After reading two unique books, Srajan’s fascination with the Himalayas comes full circle.
A year-long hibernation in the midst of a global pandemic was followed by one of the hottest and driest spring/summers in recorded Sonoran desert history. With temperatures cresting at 110 degrees (44 C), hunkered in a small adobe house on a property anchored at the corners by four tall date palms, steaming amidst an assortment of bougainvillea, flowering oleander, and small shrubs hiding numerous families of songbirds, we adventurous souls turned to books and screens for views of the wonderful world we call ‘life’. Our nomadic wings have been clipped, at least for now, which, along with enduring the undeniable aging of our bodies, allows time for introspection and exploring what other humans have been doing through reading their books and watching their films.
You may chuckle when I mention this first book, so go ahead and get ready, because we are going to Shangrila. Come along and you will be following a wise (or is he mad?) Tibetan terton named Tulshuk Lingpa, who seduces you along with this statement: “Don’t listen to anybody. Decide for yourself and practice madness. Develop courage for the benefit of all sentient beings. Then you will automatically be free from the knot of attachment. Then you will continually have the confidence of fearlessness and you can then try to open the ‘Great Door of the Hidden Place’.
A Step Away From Paradise – The true story of a Tibetan lama’s Journey to the Land of Immortality by Thomas K. Shor, traces the fascinating saga of how, at the apocalyptic time of the Cuban Missile crisis (1962), 300 followers of this charismatic lama climbed the slopes of Kanchenjunga, the world’s third highest mountain at 8,586 meters.
The author weaves together the story by finding and interviewing those that made the journey as well as their descendants. The questions that arise for the reader are, “Will I ever be able to release the incredulous mind? Does this portal to the paradise world really exist as it had been long foretold initially by Padmasambhava? Will they make it? Why am I so hoping they will? What is this, the ‘Great Door of the Hidden Place?’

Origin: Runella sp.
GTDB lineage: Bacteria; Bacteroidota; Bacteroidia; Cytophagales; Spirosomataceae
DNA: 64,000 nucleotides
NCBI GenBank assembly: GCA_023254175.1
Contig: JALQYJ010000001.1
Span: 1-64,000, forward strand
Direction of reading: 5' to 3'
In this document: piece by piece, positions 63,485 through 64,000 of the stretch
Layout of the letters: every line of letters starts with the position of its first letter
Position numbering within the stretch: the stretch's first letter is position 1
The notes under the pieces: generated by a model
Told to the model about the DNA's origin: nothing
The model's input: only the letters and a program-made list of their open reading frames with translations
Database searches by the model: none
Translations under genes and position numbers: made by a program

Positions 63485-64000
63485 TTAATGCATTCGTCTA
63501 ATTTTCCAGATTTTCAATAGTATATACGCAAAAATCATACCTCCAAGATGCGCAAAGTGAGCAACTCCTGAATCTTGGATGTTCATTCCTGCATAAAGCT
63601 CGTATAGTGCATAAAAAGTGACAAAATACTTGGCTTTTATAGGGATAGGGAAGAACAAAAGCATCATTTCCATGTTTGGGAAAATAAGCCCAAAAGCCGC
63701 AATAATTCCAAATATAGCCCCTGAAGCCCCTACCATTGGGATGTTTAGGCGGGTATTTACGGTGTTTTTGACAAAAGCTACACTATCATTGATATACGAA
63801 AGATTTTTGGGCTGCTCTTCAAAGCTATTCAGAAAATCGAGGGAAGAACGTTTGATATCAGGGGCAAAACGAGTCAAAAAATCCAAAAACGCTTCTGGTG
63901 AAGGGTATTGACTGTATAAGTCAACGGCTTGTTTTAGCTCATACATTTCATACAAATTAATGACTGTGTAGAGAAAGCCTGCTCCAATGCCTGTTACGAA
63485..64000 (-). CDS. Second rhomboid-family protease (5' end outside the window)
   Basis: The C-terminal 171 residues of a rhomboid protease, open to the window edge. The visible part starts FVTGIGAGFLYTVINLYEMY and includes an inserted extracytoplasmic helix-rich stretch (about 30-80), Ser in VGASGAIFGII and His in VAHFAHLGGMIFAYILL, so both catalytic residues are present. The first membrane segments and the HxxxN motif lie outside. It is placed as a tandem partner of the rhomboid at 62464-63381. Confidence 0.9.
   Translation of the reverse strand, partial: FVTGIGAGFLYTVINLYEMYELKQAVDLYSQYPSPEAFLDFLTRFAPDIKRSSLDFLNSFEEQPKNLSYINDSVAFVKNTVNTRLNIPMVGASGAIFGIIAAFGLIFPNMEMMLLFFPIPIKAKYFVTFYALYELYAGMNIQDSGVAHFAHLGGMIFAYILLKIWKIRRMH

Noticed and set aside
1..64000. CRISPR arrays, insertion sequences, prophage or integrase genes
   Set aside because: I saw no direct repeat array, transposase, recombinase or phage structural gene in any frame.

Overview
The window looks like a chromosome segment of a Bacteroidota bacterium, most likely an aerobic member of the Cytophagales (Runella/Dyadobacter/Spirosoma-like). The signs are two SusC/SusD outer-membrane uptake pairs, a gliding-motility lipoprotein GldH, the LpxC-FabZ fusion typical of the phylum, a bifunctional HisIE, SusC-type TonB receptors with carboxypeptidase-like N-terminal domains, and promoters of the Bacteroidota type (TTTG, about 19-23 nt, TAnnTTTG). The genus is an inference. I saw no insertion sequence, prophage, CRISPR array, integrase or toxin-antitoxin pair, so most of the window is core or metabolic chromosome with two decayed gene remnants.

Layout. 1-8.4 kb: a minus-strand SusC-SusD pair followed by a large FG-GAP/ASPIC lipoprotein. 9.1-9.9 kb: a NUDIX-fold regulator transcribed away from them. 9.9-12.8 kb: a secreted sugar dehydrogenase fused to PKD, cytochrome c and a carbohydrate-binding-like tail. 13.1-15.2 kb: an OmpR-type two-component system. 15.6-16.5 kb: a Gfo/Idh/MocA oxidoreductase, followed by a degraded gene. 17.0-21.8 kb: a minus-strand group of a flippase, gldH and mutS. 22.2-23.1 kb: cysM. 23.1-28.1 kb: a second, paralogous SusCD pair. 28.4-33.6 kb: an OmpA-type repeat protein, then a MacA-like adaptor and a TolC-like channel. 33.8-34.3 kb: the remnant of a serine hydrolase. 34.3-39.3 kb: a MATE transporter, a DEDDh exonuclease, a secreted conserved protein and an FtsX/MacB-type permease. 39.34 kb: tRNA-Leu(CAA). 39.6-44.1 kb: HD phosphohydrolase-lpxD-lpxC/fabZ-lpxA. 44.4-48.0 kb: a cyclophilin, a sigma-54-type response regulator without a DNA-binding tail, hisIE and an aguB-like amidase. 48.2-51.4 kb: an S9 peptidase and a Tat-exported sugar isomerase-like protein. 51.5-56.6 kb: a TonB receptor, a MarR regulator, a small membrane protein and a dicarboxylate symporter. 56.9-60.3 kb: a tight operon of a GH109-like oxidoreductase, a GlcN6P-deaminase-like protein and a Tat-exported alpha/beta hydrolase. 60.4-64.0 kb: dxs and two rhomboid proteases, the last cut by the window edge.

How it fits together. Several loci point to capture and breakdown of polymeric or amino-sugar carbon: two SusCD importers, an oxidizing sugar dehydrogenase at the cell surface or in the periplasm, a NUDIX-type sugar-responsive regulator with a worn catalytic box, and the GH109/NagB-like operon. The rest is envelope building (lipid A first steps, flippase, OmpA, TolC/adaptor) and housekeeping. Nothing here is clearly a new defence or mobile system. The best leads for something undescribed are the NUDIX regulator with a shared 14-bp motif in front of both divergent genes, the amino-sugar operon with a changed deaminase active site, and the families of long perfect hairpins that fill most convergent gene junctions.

“If Paradise is but a step away why do we wait to take it?”
Then, of course, not a moment after the final page is turned, another story rises in synchronicity.
Some time back, around the year 1988, whilst in Poona, I organized a tour of the sacred sites in the Indian Himalaya. Spring brought that overwhelming heat to the Deccan plateau and the ashram was steaming. Having made an initial exploration of the Gharwal Himalaya soon after taking sannyas a decade earlier, by visiting the Tibetan community at Dharamshala and later Kulu and Manali, I was longing for the relief of the high mountains again. So, leaving the Poona ashram, I ventured ahead to Mussoorie, India and arranged for a van driver to chauffeur our group to the Yatra pilgrimage routes. We would rendezvous in Mussoorie and then would weave our way to Gangotri and Gomukh (the holy source of the Ganges), then visit Kedernath, and finally Badrinath.
It was a marvelous trip with these places still wrapped in snow having minimal supplies left after a long winter. There was, however, one leg of the Yatra route that we didn’t attempt and I had often wanted to complete the circuit. So it was serendipitous that the next book to come along would take me there.
Himalaya Bound – One Family’s Quest to Save their Animals and an Ancient Way of Life by Michael Benanav, was my ticket to Yamunotri. Michael would join the Val Gujjars, a nomadic tribe of vegetarian Muslim water buffalo herders, as they moved their herds from the winter forest of the Shivalik hills up the Yamuna drainage to the heights of the Himalayas and their traditional summer pastures, in what is now the Govind Pashu Vihar National Park Sanctuary. It was to be a physically difficult but most rewarding journey, fraught with great uncertainty: Would the park officials allow them to enter what was for generations their summer pastures? After being arrested as a trouble maker by Indian officials, would Michael end up in jail?
Michael was gradually included into the tribe and found them to be a most exceptional group of people. They were illiterate but wise in the way people who found great joy and strength living away from civilization in their forest. The care and love that they gave to their beloved buffaloes and to each other deeply touched Michael. The Val Gujjars proved to be the perfect custodians of the forest and pastures, since, having had a long relationship with the trees and grasses so necessary for the well-being of their buffalo herds, they knew how to utilize but not deplete the resources of the land.
This beautiful story that led to deep cross-cultural friendships will beguile you.
For me, the journey now feels complete.
Image credit Kanchenyunga – Amey Meher at Unsplash